Saturday, February 18, 2012

Entombed WWI German Soldiers Unearthed from Bomb Shelter

Apparently, it did not shelter very well. But the sad fact is, no matter the century or generation, too many young men die in war.

From the Telegraph UK:
"...experts to liken the scene to Pompeii."
"Twenty-one German soldiers entombed in a perfectly preserved World War One shelter have been discovered 94 years after they were killed. The men were part of a larger group of 34 who were buried alive when an Allied shell exploded above the tunnel in 1918 causing it to cave in."
A French road construction crew made the initial discovery.

Two million Germans were killed in WW1 and Britain and her empire lost a million men. The last German soldier to fight in WWI died without fanfare in Jan. 2008.
"The death of the infantryman (Erich Kaestner) who later became a judge means that there are only four Great War veterans left from the major powers of Europe - three British and one French."
Typical. The Daily Mail omitted the name of last surviving Yank to fight in WWI.

Bear with me a minute: Long before I was borned, the Great Depression claimed my grandparents sizable farm in western Missouri. My brother still has the ledger that cataloged all their wordly possessions auctioned off to satisfy creditors. The remnants of those proceeds helped them move on to another chapter in their life.

When I was a young boy, my grandparents were well established in their Kansas City Hyde Park home. And to a small boy, their neighbor was a rather scary old man. When outside trimming his hedge or cutting his grass with a reel mower, he frequently had a cigarette dangling from his mouth. He belched smoke and muttered through a perpetual scowl, as if conversing with something, or someone of only he was aware. His constant hacking, coughing and spitting, like a lung would come out, made this little boy cower in fear and stay far from his property line, even though the house were separated by grassy yards barely 40 feet wide.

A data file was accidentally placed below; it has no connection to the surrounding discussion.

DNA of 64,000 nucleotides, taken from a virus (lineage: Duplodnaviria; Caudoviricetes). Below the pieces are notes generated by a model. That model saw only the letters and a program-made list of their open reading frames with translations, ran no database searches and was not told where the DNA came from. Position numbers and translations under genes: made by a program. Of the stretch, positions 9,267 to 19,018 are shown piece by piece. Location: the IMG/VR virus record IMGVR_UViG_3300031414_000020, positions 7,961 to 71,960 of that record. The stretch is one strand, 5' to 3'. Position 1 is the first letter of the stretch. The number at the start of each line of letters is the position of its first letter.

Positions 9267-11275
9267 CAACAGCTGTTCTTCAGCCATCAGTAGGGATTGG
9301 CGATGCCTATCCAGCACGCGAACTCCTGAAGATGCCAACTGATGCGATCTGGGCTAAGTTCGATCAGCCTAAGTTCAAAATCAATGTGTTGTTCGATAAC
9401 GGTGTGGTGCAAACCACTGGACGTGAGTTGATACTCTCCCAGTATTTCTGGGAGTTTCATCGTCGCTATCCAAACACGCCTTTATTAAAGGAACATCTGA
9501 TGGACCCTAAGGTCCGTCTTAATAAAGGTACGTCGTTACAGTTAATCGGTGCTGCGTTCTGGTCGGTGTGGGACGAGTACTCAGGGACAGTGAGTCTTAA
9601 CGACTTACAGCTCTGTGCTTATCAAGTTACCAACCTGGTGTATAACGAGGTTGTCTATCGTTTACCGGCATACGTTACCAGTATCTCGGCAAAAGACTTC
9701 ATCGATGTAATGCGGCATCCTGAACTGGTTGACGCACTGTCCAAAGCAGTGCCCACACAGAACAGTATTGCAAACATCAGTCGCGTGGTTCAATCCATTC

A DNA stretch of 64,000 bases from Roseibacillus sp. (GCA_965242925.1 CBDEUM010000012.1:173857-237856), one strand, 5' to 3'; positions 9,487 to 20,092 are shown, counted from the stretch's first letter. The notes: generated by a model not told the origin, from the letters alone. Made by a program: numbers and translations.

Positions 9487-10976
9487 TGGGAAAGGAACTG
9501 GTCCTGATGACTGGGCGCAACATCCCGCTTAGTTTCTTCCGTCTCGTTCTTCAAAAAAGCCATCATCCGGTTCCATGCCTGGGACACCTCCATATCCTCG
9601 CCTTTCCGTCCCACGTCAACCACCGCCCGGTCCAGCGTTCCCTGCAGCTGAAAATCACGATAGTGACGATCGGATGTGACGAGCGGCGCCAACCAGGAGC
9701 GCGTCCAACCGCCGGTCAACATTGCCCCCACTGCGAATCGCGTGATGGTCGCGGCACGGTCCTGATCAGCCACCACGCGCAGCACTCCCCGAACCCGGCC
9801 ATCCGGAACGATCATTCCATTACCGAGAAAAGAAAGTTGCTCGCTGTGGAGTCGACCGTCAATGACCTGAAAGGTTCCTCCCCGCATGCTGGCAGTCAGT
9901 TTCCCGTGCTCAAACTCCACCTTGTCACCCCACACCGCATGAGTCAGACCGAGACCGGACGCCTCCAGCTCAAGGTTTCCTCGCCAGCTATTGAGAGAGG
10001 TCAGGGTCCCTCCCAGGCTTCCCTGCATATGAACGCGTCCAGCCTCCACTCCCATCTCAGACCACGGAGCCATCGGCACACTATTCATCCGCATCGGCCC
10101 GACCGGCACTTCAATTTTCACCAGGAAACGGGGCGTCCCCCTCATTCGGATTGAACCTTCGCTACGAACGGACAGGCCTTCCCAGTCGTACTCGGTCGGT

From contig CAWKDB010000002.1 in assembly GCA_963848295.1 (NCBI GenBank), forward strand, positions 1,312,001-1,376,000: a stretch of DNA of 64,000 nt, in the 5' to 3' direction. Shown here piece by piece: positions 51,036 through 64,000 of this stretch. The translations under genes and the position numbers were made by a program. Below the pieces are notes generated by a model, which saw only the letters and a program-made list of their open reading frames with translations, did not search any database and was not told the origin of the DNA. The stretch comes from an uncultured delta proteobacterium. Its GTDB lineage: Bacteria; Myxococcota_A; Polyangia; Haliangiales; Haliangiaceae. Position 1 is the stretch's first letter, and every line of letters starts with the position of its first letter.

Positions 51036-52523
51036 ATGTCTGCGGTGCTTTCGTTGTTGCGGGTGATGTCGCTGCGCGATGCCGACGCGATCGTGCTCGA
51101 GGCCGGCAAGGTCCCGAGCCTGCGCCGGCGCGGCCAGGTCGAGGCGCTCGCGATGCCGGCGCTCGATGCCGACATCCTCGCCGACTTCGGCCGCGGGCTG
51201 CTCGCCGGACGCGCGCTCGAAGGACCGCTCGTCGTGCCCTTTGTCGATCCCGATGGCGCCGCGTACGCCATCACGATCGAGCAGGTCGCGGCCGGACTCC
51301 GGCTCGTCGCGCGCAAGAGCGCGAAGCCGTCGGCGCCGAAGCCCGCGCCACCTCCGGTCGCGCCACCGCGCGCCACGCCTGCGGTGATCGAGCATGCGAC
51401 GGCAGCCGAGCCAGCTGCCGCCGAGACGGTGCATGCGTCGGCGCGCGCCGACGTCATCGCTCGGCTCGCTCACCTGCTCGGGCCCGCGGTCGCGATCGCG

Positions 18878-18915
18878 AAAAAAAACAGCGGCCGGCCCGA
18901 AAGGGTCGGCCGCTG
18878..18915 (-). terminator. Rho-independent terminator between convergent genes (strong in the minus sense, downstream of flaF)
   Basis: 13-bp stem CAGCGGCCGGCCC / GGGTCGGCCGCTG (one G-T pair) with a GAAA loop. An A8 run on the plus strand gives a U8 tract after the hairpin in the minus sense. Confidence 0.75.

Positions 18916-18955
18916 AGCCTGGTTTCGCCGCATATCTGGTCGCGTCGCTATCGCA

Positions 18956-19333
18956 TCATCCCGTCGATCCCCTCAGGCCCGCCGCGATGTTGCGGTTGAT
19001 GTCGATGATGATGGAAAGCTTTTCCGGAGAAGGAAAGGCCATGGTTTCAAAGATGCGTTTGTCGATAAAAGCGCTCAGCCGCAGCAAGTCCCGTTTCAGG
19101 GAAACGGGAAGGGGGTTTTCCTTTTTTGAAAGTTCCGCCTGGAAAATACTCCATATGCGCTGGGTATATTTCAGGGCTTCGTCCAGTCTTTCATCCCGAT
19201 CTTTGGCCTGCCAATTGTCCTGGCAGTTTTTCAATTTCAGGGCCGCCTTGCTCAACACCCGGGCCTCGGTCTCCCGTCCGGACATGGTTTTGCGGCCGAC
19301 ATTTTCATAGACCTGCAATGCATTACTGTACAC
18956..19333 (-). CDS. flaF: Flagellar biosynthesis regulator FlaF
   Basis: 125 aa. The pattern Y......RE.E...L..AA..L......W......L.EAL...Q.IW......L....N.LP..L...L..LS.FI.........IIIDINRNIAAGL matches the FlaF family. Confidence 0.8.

I asked my grandfather why Mr. K was always so sick. My grandfather responded that Mr. K had been in the great war fighting the evil Hun. His unit had a mustard gas bomb dropped on them. Many died, but Mr. K survived, albeit walking wounded with scarred lungs and a tortured mind. "Leave him alone," my grandfather demanded. "He's a war hero." My little boy curiosity had been satisfied. Some years later, I heard that Mr. K had died from emphysema.

In Feb. 2011, Frank Buckles, last living U.S. WWI vet, died.
"(AP) MORGANTOWN, W.Va. - Frank Buckles was repeatedly rejected by military recruiters and got into uniform at 16 after lying about his age. He would later become the last surviving U.S. veteran of World War I.

Buckles, who also survived being a civilian POW in the Philippines in World War II, died of natural causes Sunday at his home in Charles Town, biographer and family spokesman David DeJonge said. He was 110...

Born in Missouri in 1901 and raised in Oklahoma, Buckles visited a string of military recruiters after the United States entered the "war to end all wars" in April 1917. He was repeatedly rejected before convincing an Army captain he was 18. He was actually 16 1/2."
 The war is over.

More than 4 million men and women served in the U.S. military during the Great War. More than 116,000 U.S. soldiers were killed or wounded.

The Liberty Memorial in Kansas City, MO is the only national museum dedicated to honoring the fallen of WWI.
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